Diet Management with Diabetes

Previously in our blog posts, we have talked about diabetes and its management through different modalities. Diet control, perhaps, is the most important measure in managing diabetes. In this article, we will discuss some simple measures related to dietary management that help improve blood glucose levels.
1) Meal planning
Planning your meals helps in optimizing blood sugar control. Most people with diabetes are advised to have four meals a day (breakfast, lunch, dinner, and a nighttime snack). Some people may also require between-meal snacks. The idea is to have small but frequent meals to avoid sharp rises and falls in glucose levels. Being consistent in meal planning is also important. It is generally recommended to have the same amounts and types of food at the same time every day.
2) Meal components
It is advisable to incorporate all the major food groups in your diet. The ‘Plate method’ is a simple and effective model to determine the portion sizes of each of these food groups while preparing your meals. According to this method, if you take a standard dinner plate, half of it should have vegetables (at least of two different kinds), a quarter of it should be grains and starches (like rice, whole wheat, and lentils, etc), and the remaining quarter should be meat or alternatives (such as eggs, and tofu). Fats also form an important constituent of our diet. However, they should ideally be obtained as saturated fats (such as plant oils and nuts), and their amount should be limited to 25%-30% of total dietary intake. When selecting grains and starches, it is important to pick the ones with high fiber content such as whole wheat, bulgar, oats, and chickpeas. In addition to this, fruits, cheese, nuts, and milk and alternatives (such as soy milk and almond milk) should also be incorporated into the diet.

3) Choosing low glycemic index foods
The Glycemic index is a scale out of 100 that categorizes different foods according to the extent to which they can raise blood sugar levels after being consumed. Foods with low glycemic index (GI) raise the blood sugar levels lower and slower than foods with high or medium glycemic indices. Low GI are under 55. Medium GI is between 56-69 and High GI is 70 or above. Checking your blood sugar levels before as well as 2 hours after eating can help identify how your body reacts to the foods consumed and help with food selection.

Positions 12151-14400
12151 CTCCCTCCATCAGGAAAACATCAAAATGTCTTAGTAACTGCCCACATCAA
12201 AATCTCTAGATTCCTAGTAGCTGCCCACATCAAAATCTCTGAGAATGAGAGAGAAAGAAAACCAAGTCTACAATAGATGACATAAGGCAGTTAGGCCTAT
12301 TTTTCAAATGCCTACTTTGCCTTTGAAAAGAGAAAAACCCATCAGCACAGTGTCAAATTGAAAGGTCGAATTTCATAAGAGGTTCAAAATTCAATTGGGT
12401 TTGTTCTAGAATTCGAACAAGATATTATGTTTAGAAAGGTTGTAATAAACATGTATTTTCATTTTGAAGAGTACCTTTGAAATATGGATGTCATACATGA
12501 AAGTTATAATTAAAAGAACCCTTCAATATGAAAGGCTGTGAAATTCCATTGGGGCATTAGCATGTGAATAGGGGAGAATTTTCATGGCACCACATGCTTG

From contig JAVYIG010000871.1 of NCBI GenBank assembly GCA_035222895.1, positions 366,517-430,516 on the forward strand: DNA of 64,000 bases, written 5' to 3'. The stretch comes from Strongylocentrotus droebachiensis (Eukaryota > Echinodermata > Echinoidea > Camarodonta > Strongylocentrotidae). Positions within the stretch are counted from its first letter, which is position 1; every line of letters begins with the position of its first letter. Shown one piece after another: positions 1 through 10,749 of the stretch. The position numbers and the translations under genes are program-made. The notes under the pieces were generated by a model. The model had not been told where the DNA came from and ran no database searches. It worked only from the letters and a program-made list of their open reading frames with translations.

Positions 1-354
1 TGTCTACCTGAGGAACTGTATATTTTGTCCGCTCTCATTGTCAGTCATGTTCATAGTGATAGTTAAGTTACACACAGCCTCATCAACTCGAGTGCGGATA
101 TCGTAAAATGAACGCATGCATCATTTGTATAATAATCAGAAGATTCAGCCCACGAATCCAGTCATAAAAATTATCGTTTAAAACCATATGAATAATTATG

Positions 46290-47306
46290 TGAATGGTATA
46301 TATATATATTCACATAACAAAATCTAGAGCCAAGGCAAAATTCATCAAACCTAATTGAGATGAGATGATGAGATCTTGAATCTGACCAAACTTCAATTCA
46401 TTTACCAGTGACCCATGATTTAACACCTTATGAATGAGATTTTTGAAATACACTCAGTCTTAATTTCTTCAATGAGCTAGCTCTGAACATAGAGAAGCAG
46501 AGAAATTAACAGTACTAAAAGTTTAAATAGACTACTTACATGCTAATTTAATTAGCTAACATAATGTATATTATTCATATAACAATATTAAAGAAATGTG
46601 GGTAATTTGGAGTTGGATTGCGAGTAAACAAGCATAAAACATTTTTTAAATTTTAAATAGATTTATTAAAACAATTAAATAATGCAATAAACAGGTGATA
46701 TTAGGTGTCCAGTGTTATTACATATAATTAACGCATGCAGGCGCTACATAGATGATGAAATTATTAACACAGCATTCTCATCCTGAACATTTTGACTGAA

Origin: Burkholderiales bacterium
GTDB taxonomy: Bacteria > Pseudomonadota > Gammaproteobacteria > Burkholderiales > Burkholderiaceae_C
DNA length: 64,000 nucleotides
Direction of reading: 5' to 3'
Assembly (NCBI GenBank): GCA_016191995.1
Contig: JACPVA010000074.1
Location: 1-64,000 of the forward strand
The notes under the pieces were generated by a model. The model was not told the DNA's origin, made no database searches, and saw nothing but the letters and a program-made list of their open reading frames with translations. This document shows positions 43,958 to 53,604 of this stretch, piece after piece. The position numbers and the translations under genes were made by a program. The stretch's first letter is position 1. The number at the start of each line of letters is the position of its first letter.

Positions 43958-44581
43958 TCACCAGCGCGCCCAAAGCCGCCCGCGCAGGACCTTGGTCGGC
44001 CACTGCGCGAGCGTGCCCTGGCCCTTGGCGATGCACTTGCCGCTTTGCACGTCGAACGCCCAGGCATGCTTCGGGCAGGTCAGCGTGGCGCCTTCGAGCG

4) Carbohydrate Counting

On the Nutrition Facts label found on packaged foods, the amount of carbohydrates per serving is shown. To calculate the total amount of carbohydrates per serving, subtract the grams of fibre from the grams of carbohydrate present in the food. Fibre does not raise blood sugar levels. If there is no Nutrition Facts label available for a particular food item or if the amount of carbohydrates per serving is different than the amount you are using for cooking, consider finding an online nutrition counter and looking up the food online.

Visit the Diabetes Canada website to see sample meal plans and more health management tips. There are also detailed guides available to help determine glycemic categories.—fitness/meal-planning/7-day-diabetes-meal-plan

For more information on diet management in diabetes, contact us at Guildview pharmacy or visit us for a free consult with our pharmacist trained in diabetes management.

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